Link to PDF file

September 2006 Term
No. 32968

MIKE MIKESINOVICH, Executor of the Estate
of Mary E. Mikesinovich,
Plaintiff Below, Appellant

Defendant Below, Appellee
Appeal from the Circuit Court of Marshall County
Hon. Mark A. Karl
Case No. 01-C-92 K
Submitted: September 19, 2006
Filed: November 16, 2006

James Graham Bordas, Jr., Esq.                              Ancil G. Ramey, Esq.
James Graham Bordas, III, Esq.                               James C. Wright, Esq.
Geoffrey C. Brown, Esq.                                            Hannah B. Curry, Esq.
Bordas & Bordas                                                       Steptoe & Johnson
Wheeling, West Virginia                                            Charleston, West Virginia
Attorneys for Appellant                                               Attorneys for Appellee

The Opinion of the Court was delivered PER CURIAM.



            “Pursuant to West Virginia statutory and common law, a person is disqualified from sitting on a jury in a case in which he/she has an interest in the outcome of the litigation. Therefore, if, during jury selection, it becomes apparent that a potential juror has such an interest, the trial court must strike the juror for cause. Failure to so strike an interested potential juror constitutes reversible error.” Syllabus Point 1, Doe v. Walmart, 210 W.Va. 664, 558 S.E.2d 663 (2001).


Per Curiam:

            In this case we remand a case for a new trial because the spouse of one of the jurors was a long-time employee of one of the parties to the case.

Facts & Background

            This appeal arises from a jury trial in the Circuit Court of Marshall County, West Virginia. The appellant and plaintiff below, Mark Mikesinovich, is the executor of the estate of his mother, the late Mary Mikesinovich.

            In January of 2001, Mary Mikesinovich was an inpatient at Reynolds Memorial Hospital, the appellee and defendant below; she was hospitalized in connection with surgery for the excision of a lump in her breast. Mrs. Mikesinovich fell to the floor and broke her hip while she was being assisted by a hospital employee (a nurse) in moving from a hospital bed to a wheelchair. Mrs. Mikesinovich and her son Mark thereafter brought a lawsuit against the hospital, seeking compensation for the injuries that Mrs. Mikesinovich suffered when she fell. (See footnote 1)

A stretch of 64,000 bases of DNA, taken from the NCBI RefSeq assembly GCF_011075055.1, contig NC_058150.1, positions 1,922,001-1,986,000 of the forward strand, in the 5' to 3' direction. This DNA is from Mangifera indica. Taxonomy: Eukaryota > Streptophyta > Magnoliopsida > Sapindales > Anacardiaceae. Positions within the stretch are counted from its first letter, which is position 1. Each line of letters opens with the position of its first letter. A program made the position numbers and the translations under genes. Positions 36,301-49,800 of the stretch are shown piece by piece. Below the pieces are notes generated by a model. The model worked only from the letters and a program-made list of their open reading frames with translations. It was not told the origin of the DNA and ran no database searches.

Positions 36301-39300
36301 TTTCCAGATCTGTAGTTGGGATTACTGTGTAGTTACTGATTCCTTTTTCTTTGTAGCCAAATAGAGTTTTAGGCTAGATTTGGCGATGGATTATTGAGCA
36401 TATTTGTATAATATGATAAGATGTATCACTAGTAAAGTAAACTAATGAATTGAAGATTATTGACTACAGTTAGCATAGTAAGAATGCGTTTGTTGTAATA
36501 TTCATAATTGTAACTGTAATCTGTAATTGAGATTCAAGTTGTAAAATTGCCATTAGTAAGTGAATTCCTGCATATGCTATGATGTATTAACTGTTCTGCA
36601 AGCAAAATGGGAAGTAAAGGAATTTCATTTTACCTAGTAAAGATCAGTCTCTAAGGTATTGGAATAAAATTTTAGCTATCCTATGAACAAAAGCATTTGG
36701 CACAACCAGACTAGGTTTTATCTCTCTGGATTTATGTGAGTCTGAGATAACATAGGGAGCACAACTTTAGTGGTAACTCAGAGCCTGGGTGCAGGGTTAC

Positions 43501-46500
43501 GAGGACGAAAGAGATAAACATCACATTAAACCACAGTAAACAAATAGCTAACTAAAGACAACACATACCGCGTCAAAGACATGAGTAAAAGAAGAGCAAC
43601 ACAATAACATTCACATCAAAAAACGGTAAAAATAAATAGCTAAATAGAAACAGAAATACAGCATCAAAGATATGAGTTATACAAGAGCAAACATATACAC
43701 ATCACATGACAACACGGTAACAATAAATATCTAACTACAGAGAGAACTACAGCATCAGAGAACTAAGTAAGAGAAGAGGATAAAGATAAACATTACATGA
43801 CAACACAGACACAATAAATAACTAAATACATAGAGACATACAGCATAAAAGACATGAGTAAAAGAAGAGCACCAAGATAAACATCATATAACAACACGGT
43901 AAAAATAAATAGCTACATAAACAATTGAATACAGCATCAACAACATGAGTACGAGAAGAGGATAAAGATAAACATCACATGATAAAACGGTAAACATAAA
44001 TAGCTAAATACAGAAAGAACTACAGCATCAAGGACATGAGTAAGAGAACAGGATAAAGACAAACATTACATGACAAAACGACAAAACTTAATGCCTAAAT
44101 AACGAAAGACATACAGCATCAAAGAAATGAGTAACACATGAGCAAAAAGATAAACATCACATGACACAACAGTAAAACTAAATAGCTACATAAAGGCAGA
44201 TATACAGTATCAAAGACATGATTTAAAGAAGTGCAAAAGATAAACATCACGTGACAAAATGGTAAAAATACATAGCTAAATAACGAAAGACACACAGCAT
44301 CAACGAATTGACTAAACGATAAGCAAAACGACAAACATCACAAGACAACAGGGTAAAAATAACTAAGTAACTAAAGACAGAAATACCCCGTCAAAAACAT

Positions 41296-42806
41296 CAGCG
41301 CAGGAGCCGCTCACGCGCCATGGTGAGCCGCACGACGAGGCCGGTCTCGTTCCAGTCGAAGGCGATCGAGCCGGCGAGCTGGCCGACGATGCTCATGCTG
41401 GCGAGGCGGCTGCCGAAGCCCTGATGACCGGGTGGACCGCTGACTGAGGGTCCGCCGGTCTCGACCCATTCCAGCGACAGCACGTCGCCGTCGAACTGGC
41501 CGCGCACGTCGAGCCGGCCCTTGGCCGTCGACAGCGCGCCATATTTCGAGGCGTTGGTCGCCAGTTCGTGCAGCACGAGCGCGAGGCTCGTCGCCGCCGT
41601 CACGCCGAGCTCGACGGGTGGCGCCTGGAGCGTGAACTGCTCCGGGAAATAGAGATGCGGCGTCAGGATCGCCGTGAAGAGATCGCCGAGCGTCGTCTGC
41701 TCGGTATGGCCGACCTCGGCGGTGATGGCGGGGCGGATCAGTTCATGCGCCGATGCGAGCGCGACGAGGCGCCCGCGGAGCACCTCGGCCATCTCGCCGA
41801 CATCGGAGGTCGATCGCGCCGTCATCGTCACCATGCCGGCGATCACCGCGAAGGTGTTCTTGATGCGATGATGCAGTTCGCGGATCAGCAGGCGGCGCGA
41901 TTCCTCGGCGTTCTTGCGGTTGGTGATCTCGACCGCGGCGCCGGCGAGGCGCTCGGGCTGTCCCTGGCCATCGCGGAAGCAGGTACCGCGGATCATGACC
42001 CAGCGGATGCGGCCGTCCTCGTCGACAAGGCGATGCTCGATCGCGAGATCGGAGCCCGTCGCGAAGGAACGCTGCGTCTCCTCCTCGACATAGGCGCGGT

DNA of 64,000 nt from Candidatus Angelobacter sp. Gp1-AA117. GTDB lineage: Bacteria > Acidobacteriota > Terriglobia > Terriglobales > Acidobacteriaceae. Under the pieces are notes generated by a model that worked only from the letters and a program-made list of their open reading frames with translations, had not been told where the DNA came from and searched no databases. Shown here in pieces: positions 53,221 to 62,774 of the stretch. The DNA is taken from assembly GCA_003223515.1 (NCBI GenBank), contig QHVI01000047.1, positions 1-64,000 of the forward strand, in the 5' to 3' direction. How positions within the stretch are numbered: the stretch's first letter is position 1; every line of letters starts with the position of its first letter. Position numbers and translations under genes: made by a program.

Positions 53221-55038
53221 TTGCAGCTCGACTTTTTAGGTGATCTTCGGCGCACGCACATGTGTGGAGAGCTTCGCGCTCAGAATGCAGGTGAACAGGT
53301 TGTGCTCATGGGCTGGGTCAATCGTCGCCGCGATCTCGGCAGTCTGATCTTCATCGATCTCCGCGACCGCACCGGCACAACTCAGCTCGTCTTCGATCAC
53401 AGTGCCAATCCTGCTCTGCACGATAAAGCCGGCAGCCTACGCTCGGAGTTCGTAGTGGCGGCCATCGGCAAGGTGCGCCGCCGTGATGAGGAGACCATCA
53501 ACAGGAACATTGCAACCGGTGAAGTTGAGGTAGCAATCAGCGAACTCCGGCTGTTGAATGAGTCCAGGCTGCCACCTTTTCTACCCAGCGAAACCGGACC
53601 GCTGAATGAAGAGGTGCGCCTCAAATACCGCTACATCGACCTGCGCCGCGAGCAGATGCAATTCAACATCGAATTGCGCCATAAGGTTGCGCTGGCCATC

At a jury trial of the case in 2004, witnesses presented sharply differing views on the issue of whether the hospital was negligent. A jury of six persons returned a verdict in favor of the appellee hospital. The appellant appeals that verdict and the judgment thereon, principally arguing that the circuit court erred by not striking five of the members of the panel from which the jury was selected, all of whom were challenged by the appellant's counsel for cause. (See footnote 2)

            The spouse of one of the challenged prospective jurors, whom we shall refer to as Juror W, had worked for the appellee hospital as a nurse for twenty-three years. (See footnote 3) In light of our ruling regarding Juror W, we need not discuss the challenges to the other jurors.
Standard of Review

            Doe v. Walmart, 210 W.Va. 664, 670, 558 S.E.2d 663, 671 (2001) quoting State v. Miller, 197 W.Va. 588, 600-01, 476 S.E.2d 535, 547-48 (1996) states:

                 In reviewing the qualifications of a jury to serve in a criminal [or civil] case, we follow a three-step process. Our review is plenary as to legal questions such as the statutory qualifications for jurors; clearly erroneous as to whether the facts support the grounds relied upon for disqualification; and an abuse of discretion as to the reasonableness of the procedure employed and the ruling on disqualification by the trial court.

(Brackets in original.)

            Syllabus Point 1 of Doe v. Walmart, 210 W.Va. 664, 558 S.E.2d 663 (2001) states:

                 Pursuant to West Virginia statutory and common law, a person is disqualified from sitting on a jury in a case in which he/she has an interest in the outcome of the litigation. Therefore, if, during jury selection, it becomes apparent that a potential juror has such an interest, the trial court must strike the juror for cause. Failure to so strike an interested potential juror constitutes reversible error.

            Our holding in Doe is firmly based in the oldest traditions of West Virginia and Anglo-American jurisprudence. Cf. State v. Dushman, 79 W.Va. 747, 91 S.E. 809 (1917) (employees of railroad that was the victim of a theft were disqualified from serving as jurors in the trial of the accused thief). During the reign of King Henry III (1216-1272), there were multiple reasons for which a juror could be struck for bias:

                 Being a servant, familiarity consanguinity, affinity, unles [sic] the connexion [sic] was equally with both parties; being of the same table or family; under the power of a party, so as to be benefited or hurt, owing suit or service; being counsel or advocate; all these, and many others were good causes or exceptions to jurors.

Note, “Rehabilitation of the Juror Rehabilitation Doctrine,” 37 Ga.L.Rev. 1471, 1478-1479 (2003) (citing John Reeves, 1 History of the English Law 329 (photo reprint 1969 (2d ed. 1787)) (brackets in original). See Commonwealth v. Fletcher, 245 Pa. Super. 88, 91, 369 A.2d 307, 308 (1976) (reversing conviction; holding that in some circumstances court presumes potential juror to be ineligible to serve in a given case because of a “close relationship, be it familial, financial or situational, with any of the parties, counsel, victims or witnesses.”). (See footnote 4)

            In Ozark Border Electric Co-operative v. Stacy, 348 S.W.2d 586, 590-591 (Mo. 1961), the court said: